McLaren CEO Zak Brown Backs FIA’s Crack Down On Political Statements

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Just weeks after the FIA announced plans to ban unapproved political statements from drivers, McLaren CEO Zak Brown says it was a good call.

Drivers became far more outspoken on political issues in recent years which lead to the FIA edict. Race weekends sometimes featured drivers’ speaking out about issues in the host country, something that was sure to be a headache for FIA brass.

It’s a touchy subject as drivers — like anyone — should be able to speak their minds. Still, the sports’ governing body needs to maintain its relationships, not just with drives, but also with promoters and host nations.

ESPN spoke to McLaren CEO Zak Brown — an American at the helm of an iconic British team — about the issue.

“It’s tricky, right? Because some of the topics are really good, some are controversial, some are polarising.”

Two of the most notable drivers to speak out on issues were Sebastian Vettel and Lewis Hamilton. Both were strong critics of anti-LGBTQ+ legislation in places like Hungary and the Middle East. Meanwhile, Hamilton wore a shirt drawing attention to the death of Breonna Taylor, while Vettel was known to call nations out for environmental issues.

“I think in general we want to be a sport that is doing good. We just need to find a balance there and not have every start of a race being a new political agenda for someone. I don’t think that’s healthy as it can detract from what everyone has tuned in to, which is they want to watch a Grand Prix.”

McLaren CEO Zak Brown talked about drivers making political statements and how the FIA’s attempts to clamp down on them are for the good of the sport/. (Photo by Bryn Lennon/Getty Images)

Brown Seems To Be In Touch With Most Sports Fans Take On The Issue

Brown clearly gets the mind of the average race fan — or sports fan for that matter. They tune into a Grand Prix He also noted that the FIA’s regulations don’t ban, political statements, they just don’t want to be caught off guard by them.

“I’m glad the door is open for drivers and teams to talk to the FIA if there’s an issue they want to discuss. It wasn’t a ‘You can’t do it.’ It was ‘You can’t do it without our permission.’ So at least the door is open,” he said.

“Everyone is allowed freedom of speech. It did get out of control at times with so much messaging going on … does it detract from the focus of the sport? These drivers can do this stuff in their own time, so I think it is within Formula One and the FIA’s right to say here’s the code of conduct we expect for you to follow during a Grand Prix weekend.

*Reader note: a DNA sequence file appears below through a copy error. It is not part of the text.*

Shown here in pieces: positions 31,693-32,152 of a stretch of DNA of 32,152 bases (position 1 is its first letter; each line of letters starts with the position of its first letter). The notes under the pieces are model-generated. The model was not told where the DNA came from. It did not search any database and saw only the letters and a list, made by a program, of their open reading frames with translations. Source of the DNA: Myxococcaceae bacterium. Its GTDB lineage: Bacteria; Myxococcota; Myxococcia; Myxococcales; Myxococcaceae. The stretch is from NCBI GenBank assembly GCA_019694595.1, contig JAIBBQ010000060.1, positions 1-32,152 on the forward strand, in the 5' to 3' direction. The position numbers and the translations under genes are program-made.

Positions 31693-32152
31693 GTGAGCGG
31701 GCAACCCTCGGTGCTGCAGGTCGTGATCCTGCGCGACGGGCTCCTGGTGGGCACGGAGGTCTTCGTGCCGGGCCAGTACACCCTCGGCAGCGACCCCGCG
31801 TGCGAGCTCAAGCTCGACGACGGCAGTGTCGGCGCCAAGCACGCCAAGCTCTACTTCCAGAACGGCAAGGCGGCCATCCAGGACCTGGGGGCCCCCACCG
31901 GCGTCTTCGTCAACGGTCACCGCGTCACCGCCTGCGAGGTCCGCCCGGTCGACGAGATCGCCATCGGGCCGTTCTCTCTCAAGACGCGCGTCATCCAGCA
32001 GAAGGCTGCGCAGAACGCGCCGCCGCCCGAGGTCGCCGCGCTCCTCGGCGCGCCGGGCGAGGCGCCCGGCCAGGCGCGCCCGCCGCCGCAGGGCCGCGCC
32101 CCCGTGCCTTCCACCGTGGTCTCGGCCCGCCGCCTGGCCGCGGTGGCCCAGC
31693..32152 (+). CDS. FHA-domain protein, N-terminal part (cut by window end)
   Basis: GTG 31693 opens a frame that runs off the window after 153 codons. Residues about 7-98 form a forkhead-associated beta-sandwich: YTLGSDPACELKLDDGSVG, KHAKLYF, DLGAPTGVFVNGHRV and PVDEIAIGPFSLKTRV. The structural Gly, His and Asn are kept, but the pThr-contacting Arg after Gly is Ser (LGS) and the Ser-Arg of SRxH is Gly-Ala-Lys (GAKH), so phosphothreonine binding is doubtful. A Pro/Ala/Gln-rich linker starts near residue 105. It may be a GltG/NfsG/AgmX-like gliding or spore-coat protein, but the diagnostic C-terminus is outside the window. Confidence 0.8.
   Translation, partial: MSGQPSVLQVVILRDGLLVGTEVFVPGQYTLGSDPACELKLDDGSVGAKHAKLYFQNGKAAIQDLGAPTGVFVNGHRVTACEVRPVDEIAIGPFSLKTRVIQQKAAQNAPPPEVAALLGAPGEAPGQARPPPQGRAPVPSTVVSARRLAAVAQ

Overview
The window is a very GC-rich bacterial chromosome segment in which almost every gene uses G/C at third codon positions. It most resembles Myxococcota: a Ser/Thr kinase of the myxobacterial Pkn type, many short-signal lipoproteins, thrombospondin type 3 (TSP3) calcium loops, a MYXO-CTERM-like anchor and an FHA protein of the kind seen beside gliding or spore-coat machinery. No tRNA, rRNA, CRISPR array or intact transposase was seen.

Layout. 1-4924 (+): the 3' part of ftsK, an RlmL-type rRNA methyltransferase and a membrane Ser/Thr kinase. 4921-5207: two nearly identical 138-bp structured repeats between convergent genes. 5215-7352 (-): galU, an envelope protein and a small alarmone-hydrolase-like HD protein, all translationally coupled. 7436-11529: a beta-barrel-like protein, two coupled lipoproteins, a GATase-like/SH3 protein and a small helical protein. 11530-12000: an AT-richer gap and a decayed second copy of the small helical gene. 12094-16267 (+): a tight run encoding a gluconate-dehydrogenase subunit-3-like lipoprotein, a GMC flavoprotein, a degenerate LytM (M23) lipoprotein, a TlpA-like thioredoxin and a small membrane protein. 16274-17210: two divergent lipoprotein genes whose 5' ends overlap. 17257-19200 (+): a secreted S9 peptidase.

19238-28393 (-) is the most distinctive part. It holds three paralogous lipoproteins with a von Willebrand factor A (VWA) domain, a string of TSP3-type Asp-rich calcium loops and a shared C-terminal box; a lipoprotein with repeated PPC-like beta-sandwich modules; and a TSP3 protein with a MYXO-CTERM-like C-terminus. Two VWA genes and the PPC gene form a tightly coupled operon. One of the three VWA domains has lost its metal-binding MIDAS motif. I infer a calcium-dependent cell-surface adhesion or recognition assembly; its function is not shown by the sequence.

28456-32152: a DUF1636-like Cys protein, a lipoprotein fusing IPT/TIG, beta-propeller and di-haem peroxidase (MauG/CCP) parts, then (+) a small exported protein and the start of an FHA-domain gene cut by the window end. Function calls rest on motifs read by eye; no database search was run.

“You’re free to do whatever you want to do Monday through to Friday, so to speak, but obviously it’s at a Grand Prix weekend the drivers have the most cameras on them.”

Brown noticed that this is far from an F1 topic of discussion, and is something that is affecting most major sports.

“It’s becoming a hot topic in all these sports. In NFL it was taking a knee, that started there. You’ve got the armbands in Qatar. I think those things can start to deviate away from sport, and that’s where we need to find the right balance.”

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Written by Matt Reigle

Matt is a University of Central Florida graduate and a long-suffering Philadelphia Flyers fan living in Orlando, Florida. He can usually be heard playing guitar, shoe-horning obscure quotes from The Simpsons into conversations, or giving dissertations to captive audiences on why Iron Maiden is the greatest band of all time.

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  1. While European nations really don’t have free political speech, the United States does.

    The US government is restricted from limiting American’s free political speech. Employers can, but tend to shy away from that as it lowers the public’s opinion of those corporations.

    Guess what, most people in the US don’t give a rat’s arse about Formula One.

    I can’t say I”ll watch less F1 after these statements as I don’t watch any of them now.

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